Ex-state senator James Marzilli loses bid for enhanced pension but will receive annual pension
The state Retirement Board today approved a standard pension for former state senator James Marzilli, who was convicted of accosting four women in Lowell in 2008. The panel acted after rejecting Marzilli’s request for an enhanced pension under an old state law that increased benefits for incumbents who lost an election.
Both votes by the board were 4-0 with the fifth member, Patricia Deal abstaining because she is an Arlington resident who had professional dealings with Marzilli. He represented Arlington in both the House and Senate, before he resigned from the Senate in November 2008.
In voting to grant Marzilli a standard pension, the board endorsed a hearing officer’s conclusion that Marzilli’s crimes were not connected to his official duties and could not be forced to forfeit his pension under state law.
Marzilli contributed to the state pension plan for 23 years and 5 months during a career in Arlington municipal government, the House of Representatives, and the Senate. A Democrat, Marzilli’s career came to a crashing halt after he was arrested by Lowell police for accosting four women during a four hour span on June 3, 2008.
In 2011, Marzilli pleaded guilty to four counts of annoying/accosting a person of the opposite sex, disorderly conduct, and resisting arrest and was sentenced to 90 days in the Middlesex House of Correction, a term he has since completed.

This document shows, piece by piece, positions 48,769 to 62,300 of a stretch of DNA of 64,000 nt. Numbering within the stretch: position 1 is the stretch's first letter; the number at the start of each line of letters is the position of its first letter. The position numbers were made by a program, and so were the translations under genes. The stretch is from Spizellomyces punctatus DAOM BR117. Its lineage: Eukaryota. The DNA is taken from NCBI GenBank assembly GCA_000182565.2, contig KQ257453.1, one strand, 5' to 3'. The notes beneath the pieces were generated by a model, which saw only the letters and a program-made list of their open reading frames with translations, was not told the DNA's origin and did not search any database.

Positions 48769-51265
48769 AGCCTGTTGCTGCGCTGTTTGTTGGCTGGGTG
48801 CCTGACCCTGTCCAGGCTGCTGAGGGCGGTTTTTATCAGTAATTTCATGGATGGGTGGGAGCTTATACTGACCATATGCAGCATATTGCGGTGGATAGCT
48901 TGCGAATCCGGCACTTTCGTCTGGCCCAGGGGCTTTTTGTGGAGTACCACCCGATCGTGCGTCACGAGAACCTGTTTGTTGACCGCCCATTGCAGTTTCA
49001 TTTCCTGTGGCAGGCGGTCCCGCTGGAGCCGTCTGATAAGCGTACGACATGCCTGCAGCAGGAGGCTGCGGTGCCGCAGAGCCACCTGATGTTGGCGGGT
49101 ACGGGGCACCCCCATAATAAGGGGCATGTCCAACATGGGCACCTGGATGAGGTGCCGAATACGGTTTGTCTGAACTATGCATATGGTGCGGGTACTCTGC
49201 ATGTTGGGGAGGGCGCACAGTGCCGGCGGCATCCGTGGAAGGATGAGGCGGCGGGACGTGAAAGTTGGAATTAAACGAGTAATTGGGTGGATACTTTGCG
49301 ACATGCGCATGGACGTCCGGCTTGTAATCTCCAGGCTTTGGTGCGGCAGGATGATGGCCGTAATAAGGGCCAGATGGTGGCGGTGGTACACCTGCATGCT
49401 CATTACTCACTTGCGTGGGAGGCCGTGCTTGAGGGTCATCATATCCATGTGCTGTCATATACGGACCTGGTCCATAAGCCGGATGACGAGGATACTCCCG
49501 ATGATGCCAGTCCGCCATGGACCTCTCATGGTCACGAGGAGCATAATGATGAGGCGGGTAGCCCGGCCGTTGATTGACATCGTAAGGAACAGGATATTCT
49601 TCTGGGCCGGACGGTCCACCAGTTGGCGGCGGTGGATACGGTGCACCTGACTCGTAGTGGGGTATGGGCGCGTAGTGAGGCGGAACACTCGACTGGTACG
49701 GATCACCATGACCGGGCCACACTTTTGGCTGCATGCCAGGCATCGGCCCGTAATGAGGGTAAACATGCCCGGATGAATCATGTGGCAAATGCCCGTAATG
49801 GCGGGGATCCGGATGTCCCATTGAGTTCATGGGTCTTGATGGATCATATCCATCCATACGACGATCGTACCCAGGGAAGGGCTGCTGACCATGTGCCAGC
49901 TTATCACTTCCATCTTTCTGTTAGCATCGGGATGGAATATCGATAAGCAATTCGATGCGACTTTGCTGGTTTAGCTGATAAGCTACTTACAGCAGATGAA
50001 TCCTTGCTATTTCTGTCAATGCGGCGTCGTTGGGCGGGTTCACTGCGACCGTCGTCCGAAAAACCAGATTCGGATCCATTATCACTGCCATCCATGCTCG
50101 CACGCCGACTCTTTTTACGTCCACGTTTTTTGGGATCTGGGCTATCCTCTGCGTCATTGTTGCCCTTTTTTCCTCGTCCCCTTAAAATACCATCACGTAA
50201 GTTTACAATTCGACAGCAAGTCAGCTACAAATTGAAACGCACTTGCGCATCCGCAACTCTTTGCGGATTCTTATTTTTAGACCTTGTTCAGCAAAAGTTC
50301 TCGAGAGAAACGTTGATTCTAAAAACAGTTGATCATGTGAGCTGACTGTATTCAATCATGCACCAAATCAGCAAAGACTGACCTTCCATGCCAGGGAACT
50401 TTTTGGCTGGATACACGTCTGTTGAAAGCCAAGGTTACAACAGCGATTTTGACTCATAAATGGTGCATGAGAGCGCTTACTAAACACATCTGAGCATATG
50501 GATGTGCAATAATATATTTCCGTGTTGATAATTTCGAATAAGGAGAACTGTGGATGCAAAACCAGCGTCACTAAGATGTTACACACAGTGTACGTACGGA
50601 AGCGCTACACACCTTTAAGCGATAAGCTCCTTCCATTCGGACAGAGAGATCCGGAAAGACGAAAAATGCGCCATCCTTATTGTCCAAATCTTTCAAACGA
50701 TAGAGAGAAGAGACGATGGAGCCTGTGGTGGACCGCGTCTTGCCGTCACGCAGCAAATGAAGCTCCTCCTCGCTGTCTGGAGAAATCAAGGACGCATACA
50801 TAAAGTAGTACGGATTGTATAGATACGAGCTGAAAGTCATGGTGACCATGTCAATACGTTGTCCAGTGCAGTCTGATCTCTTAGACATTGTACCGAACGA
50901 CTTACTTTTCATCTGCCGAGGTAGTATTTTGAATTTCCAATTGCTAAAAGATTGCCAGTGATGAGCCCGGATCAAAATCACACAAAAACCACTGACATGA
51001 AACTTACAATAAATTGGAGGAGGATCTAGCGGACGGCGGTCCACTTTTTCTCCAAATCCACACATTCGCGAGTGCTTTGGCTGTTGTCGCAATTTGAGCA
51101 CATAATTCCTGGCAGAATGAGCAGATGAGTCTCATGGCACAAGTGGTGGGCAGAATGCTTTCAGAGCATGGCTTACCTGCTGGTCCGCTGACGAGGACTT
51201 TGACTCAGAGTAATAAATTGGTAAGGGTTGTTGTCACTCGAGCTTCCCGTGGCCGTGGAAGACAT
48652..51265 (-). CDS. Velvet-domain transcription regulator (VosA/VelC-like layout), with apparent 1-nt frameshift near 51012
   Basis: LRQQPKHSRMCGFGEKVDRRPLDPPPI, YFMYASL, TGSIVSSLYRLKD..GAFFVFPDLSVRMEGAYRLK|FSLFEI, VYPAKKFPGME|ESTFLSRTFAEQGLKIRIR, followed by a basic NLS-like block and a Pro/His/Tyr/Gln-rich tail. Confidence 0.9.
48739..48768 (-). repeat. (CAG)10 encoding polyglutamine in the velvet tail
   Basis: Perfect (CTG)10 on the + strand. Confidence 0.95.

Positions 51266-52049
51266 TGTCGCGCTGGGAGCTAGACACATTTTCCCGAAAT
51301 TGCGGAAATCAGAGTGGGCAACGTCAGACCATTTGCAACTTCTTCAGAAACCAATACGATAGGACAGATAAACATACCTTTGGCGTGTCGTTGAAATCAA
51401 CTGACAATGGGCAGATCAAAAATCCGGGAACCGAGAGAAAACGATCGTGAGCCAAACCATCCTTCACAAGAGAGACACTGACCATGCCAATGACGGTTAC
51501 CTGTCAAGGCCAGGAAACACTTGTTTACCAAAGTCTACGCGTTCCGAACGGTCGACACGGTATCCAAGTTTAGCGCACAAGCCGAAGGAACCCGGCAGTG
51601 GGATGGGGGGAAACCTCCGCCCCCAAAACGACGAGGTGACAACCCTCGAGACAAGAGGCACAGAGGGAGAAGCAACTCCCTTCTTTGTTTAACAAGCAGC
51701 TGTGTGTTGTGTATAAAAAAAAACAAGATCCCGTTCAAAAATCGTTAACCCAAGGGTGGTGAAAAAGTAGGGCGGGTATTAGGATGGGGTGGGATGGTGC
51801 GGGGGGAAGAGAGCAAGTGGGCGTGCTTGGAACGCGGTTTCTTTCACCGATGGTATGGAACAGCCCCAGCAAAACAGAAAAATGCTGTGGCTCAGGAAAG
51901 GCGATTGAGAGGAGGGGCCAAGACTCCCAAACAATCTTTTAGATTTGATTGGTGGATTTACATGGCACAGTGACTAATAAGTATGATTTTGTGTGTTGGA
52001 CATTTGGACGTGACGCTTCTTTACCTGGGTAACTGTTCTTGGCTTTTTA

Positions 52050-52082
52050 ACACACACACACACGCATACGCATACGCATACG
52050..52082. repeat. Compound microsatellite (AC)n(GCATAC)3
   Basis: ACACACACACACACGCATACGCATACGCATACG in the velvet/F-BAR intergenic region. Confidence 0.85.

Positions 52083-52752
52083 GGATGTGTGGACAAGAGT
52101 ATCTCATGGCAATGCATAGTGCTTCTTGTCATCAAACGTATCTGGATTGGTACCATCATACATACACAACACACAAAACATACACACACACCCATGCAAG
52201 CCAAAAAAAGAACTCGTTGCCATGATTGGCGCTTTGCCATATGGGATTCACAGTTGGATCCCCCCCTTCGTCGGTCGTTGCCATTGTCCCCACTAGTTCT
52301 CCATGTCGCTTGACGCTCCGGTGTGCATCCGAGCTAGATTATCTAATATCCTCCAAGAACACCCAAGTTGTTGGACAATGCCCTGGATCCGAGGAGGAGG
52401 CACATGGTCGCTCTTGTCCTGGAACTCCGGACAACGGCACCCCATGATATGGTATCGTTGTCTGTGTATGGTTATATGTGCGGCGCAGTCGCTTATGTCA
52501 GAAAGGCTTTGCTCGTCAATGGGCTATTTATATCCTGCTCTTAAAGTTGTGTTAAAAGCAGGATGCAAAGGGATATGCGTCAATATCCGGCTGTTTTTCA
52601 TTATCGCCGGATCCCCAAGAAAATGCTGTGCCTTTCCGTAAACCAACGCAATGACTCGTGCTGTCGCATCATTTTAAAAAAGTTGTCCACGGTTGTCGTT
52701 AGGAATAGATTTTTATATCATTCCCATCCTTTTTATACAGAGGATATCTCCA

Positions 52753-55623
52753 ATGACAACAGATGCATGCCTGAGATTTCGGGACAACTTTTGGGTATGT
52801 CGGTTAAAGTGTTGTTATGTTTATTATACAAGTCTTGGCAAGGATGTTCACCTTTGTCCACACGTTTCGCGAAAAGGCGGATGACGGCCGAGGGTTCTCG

Before the criminal case was resolved, Marzilli resigned his state Senate seat on Nov. 14, 2008, and then filed for the “termination’’ pension on Nov. 22, 2008. Under a law that has since been repealed, incumbents like Marzilli could get an increase in their pension if they lost their jobs at the next election.
While Marzilli was on the September 2008 ballot, he had publicly announced he was not running for re-election and ultimately finished third in primary voting.
Today the board rejected the “termination” pension request.
Marzilli’s attorney, Nicholas Poser, applauded the board for keeping Marzill’s standard pension intact despite his criminal convictions.
“I think they did justice today,’’ said Poser, an Boston attorney who specializes in state pension law. “They were quite right in granting him his pension rights and not taking them away.’’
But Poser said the board was wrong to deny Marzilli the enhanced pension and vowed to appeal the adverse decision to the Contributory Retirement Appeals Board. He said that since Marzilli was on the 2008 primary ballot and lost, he qualifies for the higher pension as a matter of law.
Marzilli will receive an annual pension of about $14,000 a year, and would have collected about $26,000 a year if the board had approved a “termination” pension that Marzilli sought as a lawmaker who failed to be re-elected, according to board official Nicola Favorito.
John R. Ellement can be reached at firstname.lastname@example.org.
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